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Environmental Compliance In U.S. Agricultural Policy: Past Performance And Future Potential

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Listed:
  • Claassen, Roger
  • Breneman, Vincent E.
  • Bucholtz, Shawn
  • Cattaneo, Andrea
  • Johansson, Robert C.
  • Morehart, Mitchell J.

Abstract

Since 1985, U.S. agricultural producers have been required to practice soil conservation on highly erodible cropland and conserve wetlands as a condition of farm program eligibility. This report discusses the general characteristics of compliance incentives, evaluates their effectiveness in reducing erosion in the program's current form, and explores the potential for expanding the compliance approach to address nutrient runoff from crop production. While soil erosion has, in fact, been reduced on land subject to Conservation Compliance, erosion is also down on land not subject to Conservation Compliance, indicating the influence of other factors. Analysis to isolate the influence of Conservation Compliance incentives from other factors suggests that about 25 percent of the decline in soil erosion between 1982 and 1997 can be attributed to Conservation Compliance. This report also finds that compliance incentives have likely deterred conversion of noncropped highly erodible land and wetland to cropland, and that a compliance approach could be used effectively to address nutrient runoff from crop production.

Suggested Citation

  • Claassen, Roger & Breneman, Vincent E. & Bucholtz, Shawn & Cattaneo, Andrea & Johansson, Robert C. & Morehart, Mitchell J., 2004. "Environmental Compliance In U.S. Agricultural Policy: Past Performance And Future Potential," Agricultural Economics Reports 34033, United States Department of Agriculture, Economic Research Service.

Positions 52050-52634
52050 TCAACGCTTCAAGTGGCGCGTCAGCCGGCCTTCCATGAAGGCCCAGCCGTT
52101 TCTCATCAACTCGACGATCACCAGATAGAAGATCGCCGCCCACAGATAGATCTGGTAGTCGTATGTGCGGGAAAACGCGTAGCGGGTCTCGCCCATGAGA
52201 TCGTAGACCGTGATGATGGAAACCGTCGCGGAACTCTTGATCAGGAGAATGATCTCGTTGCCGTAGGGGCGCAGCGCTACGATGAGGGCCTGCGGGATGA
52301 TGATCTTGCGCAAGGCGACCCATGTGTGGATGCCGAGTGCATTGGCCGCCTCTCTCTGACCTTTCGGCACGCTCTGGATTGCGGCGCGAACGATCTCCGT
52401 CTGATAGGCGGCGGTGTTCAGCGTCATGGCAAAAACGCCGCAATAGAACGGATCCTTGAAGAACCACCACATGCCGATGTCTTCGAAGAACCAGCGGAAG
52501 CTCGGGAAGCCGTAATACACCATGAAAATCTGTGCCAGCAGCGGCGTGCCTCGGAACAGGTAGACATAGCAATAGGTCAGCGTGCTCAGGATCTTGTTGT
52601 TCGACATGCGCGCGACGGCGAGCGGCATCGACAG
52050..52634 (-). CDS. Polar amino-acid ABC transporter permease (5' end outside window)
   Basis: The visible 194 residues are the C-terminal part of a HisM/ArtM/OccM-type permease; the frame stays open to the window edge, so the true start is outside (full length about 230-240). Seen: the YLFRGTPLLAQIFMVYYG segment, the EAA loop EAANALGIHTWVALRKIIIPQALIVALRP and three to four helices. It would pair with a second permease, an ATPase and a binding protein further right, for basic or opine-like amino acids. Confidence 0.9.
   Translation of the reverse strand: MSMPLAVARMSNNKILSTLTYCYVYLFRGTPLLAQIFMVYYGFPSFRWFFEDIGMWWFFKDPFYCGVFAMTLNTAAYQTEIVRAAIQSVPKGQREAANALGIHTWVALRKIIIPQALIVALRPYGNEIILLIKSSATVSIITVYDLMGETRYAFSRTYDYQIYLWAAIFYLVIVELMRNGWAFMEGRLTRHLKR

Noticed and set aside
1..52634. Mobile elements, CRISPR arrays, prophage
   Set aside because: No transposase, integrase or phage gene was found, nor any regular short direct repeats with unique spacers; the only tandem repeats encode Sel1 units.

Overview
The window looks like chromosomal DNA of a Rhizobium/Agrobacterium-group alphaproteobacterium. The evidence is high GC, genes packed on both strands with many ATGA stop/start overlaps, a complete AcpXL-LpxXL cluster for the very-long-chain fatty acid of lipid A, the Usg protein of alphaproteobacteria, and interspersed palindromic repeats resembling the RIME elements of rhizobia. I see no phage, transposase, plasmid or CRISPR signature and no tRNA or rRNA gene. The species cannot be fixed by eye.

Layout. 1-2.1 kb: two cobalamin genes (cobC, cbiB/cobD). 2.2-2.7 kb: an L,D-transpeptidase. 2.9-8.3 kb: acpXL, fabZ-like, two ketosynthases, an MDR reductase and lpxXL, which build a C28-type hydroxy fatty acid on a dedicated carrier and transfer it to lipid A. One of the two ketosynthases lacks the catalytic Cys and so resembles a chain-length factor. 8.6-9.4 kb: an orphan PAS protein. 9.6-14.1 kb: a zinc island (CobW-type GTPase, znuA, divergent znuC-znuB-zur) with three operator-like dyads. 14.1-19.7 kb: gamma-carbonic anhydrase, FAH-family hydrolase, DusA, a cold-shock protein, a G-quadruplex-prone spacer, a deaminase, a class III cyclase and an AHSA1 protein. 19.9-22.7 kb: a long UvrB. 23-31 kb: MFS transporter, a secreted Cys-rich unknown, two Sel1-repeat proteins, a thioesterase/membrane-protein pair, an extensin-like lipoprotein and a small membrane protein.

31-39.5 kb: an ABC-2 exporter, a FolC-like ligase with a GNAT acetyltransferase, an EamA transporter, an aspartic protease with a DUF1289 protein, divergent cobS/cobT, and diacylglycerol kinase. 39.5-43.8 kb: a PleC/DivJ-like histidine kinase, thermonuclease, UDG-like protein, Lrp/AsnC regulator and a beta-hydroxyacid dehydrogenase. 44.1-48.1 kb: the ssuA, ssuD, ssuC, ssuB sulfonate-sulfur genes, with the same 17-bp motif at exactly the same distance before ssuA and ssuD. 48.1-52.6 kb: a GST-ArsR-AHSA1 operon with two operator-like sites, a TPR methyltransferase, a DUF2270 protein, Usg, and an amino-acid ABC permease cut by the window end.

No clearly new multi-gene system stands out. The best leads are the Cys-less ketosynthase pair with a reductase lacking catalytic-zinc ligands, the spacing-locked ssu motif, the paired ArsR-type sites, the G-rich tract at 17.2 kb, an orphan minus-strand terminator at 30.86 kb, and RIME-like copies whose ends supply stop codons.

• Handle: RePEc:ags:uerser:34033
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    File URL: http://purl.umn.edu/34033
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    References listed on IDEAS

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    Cited by:

    1. Dobbs, Thomas L., 2006. "Working Lands Agri-environmental Policy Options and Issues for the Next United States Farm Bill," Staff Papers 060003, South Dakota State University, Department of Economics.
    2. Roberts, Michael J. & Key, Nigel D., 2006. "Government Payments and Farmland Concentration," 2006 Annual meeting, July 23-26, Long Beach, CA 21097, American Agricultural Economics Association (New Name 2008: Agricultural and Applied Economics Association).
    3. Mitchell, Paul D., 2011. "Economic Assessment of the Benefits of Chloro-s-triazine Herbicides to U.S. Corn, Sorghum, and Sugarcane Producers," Staff Paper Series 564, University of Wisconsin, Agricultural and Applied Economics.
    4. Ribaudo, Marc & Delgado, Jorge & Hansen, LeRoy T. & Livingston, Michael J. & Mosheim, Roberto & Williamson, James M., 2011. "Nitrogen in Agricultural Systems: Implications for Conservation Policy," Economic Research Report 118022, United States Department of Agriculture, Economic Research Service.
    5. Feng, Hongli & Jha, Manoj & Gassman, Philip W. & Parcel, Josh, 2009. "A Recent Trend in Ecological Economic Research: Quantifying the Benefits and Costs of Improving Ecosystem Services," Staff General Research Papers Archive 13079, Iowa State University, Department of Economics.
    6. Doering, Otto & Smith, Katherine R., 2012. "Examining the Relationship of Conservation Compliance and Farm Program Incentives," C-FARE Reports 156624, Council on Food, Agricultural, and Resource Economics (C-FARE).
    7. Meyer, Claas & Matzdorf, Bettina & Müller, Klaus & Schleyer, Christian, 2014. "Cross Compliance as payment for public goods? Understanding EU and US agricultural policies," Ecological Economics, Elsevier, vol. 107(C), pages 185-194.
    8. Claassen, Roger, 2012. "The Future of Environmental Compliance Incentives in U.S. Agriculture: The Role of Commodity, Conservation, and Crop Insurance Programs," Economic Information Bulletin 121803, United States Department of Agriculture, Economic Research Service.
    9. Bartolini, Fabio & Gallerani, Vittorio & Raggi, Meri & Viaggi, Davide, 2005. "Contract Design and Targeting for the Production of Public Goods in Agriculture: The Impact of the 2003 Cap Reform," 2005 International Congress, August 23-27, 2005, Copenhagen, Denmark 24559, European Association of Agricultural Economists.

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